In some instances, apostille may not be the only requirement and the documents must be further certified by a process known as Authentication. Authentication usually begins with the relevant party signing a document and having it notarized. Then, county or state officials examine the notary acknowledgement, and finally, the U.S. Department of State certifies the document.
Additionally, documents that will be used in non-Hague Convention Member countries, require additional authentication and/or legalization. In this case, authentication involves the placing of a consular seal over the seal of a foreign authority whose seal and signature is on file with the American Embassy or Consulate. A consular authentication in no way attests to the authenticity of the contents of a document but merely to the seal and signature of the issuing authority.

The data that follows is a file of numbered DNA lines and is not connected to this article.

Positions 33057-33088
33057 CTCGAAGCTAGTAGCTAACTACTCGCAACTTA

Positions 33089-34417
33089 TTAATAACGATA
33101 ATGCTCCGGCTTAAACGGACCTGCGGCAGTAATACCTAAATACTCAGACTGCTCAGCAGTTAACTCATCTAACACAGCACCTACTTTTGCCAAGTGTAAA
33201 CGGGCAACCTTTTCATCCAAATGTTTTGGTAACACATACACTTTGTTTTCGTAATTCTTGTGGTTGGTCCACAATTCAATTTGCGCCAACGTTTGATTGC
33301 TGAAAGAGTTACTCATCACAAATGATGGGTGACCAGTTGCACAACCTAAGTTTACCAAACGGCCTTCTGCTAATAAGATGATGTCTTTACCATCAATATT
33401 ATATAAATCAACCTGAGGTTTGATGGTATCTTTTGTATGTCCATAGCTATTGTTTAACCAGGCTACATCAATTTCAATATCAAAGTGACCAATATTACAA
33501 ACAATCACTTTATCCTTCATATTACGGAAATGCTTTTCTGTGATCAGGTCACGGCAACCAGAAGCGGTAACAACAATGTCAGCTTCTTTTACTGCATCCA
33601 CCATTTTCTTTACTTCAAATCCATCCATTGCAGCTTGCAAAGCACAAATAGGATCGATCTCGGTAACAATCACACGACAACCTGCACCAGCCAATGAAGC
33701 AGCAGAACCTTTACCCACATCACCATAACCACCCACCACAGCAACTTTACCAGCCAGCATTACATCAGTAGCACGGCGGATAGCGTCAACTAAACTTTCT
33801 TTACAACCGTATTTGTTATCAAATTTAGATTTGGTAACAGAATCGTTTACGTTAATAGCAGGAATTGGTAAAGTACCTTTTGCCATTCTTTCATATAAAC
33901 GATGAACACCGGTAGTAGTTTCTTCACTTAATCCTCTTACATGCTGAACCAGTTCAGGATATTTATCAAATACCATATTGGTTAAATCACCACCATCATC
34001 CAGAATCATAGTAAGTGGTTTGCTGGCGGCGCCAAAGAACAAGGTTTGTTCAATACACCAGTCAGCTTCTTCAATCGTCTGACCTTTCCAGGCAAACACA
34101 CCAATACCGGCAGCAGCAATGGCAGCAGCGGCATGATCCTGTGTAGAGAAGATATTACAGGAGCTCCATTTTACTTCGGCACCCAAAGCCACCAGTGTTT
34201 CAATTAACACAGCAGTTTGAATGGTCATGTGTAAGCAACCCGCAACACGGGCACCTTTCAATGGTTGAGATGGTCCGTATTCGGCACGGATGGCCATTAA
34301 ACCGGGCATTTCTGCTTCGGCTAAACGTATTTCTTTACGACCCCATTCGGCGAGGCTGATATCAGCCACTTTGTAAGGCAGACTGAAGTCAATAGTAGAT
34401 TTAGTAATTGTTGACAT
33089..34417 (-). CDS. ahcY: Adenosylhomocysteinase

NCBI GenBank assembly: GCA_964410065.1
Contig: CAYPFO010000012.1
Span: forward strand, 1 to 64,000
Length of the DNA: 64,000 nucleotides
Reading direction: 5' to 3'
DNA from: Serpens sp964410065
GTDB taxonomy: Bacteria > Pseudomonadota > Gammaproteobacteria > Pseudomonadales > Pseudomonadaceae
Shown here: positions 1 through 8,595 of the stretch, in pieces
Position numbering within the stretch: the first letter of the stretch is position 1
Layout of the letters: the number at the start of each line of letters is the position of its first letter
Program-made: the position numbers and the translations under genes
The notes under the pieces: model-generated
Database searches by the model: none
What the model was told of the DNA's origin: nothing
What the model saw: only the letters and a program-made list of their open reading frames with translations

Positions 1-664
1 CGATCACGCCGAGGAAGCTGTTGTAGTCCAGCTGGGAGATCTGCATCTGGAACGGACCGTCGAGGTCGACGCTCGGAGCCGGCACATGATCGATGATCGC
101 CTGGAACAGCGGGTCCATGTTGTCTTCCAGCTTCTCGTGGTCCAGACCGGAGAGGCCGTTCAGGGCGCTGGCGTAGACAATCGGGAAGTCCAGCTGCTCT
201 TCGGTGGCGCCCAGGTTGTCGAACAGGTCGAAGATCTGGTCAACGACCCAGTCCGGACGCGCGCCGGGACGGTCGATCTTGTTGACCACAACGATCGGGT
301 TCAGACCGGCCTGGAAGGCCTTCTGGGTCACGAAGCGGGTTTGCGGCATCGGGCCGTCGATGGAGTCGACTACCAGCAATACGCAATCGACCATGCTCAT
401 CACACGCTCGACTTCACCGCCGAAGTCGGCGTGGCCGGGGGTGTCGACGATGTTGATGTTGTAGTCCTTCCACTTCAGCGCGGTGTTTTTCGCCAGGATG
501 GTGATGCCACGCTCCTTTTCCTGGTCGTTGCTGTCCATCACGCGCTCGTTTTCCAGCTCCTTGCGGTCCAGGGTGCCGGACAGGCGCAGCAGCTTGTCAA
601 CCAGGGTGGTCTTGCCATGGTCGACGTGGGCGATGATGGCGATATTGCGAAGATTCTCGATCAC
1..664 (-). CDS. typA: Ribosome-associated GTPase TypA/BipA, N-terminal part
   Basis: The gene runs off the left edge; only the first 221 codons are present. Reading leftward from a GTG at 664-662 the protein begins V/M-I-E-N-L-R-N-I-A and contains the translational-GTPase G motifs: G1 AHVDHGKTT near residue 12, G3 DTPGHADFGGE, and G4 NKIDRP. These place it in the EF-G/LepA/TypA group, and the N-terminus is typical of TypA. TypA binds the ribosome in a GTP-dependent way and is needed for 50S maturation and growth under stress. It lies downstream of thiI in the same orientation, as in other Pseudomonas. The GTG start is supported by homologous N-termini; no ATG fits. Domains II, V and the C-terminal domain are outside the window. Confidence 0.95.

Once authenticated, a document must be certified by the foreign jurisdiction (country of use) to be valid there. This process, called legalization, usually occurs at the country’s embassy or consulate, and can be considered the final step in the authentication process.
Ultimately, the country where you would like to use your document will determine the appropriate requirements for complete certification and authorization.
It is complicated. So, if you need any clarification on The Hague Apostille Convention and how it applies to your documents/situation, please do not hesitate to Contact Us.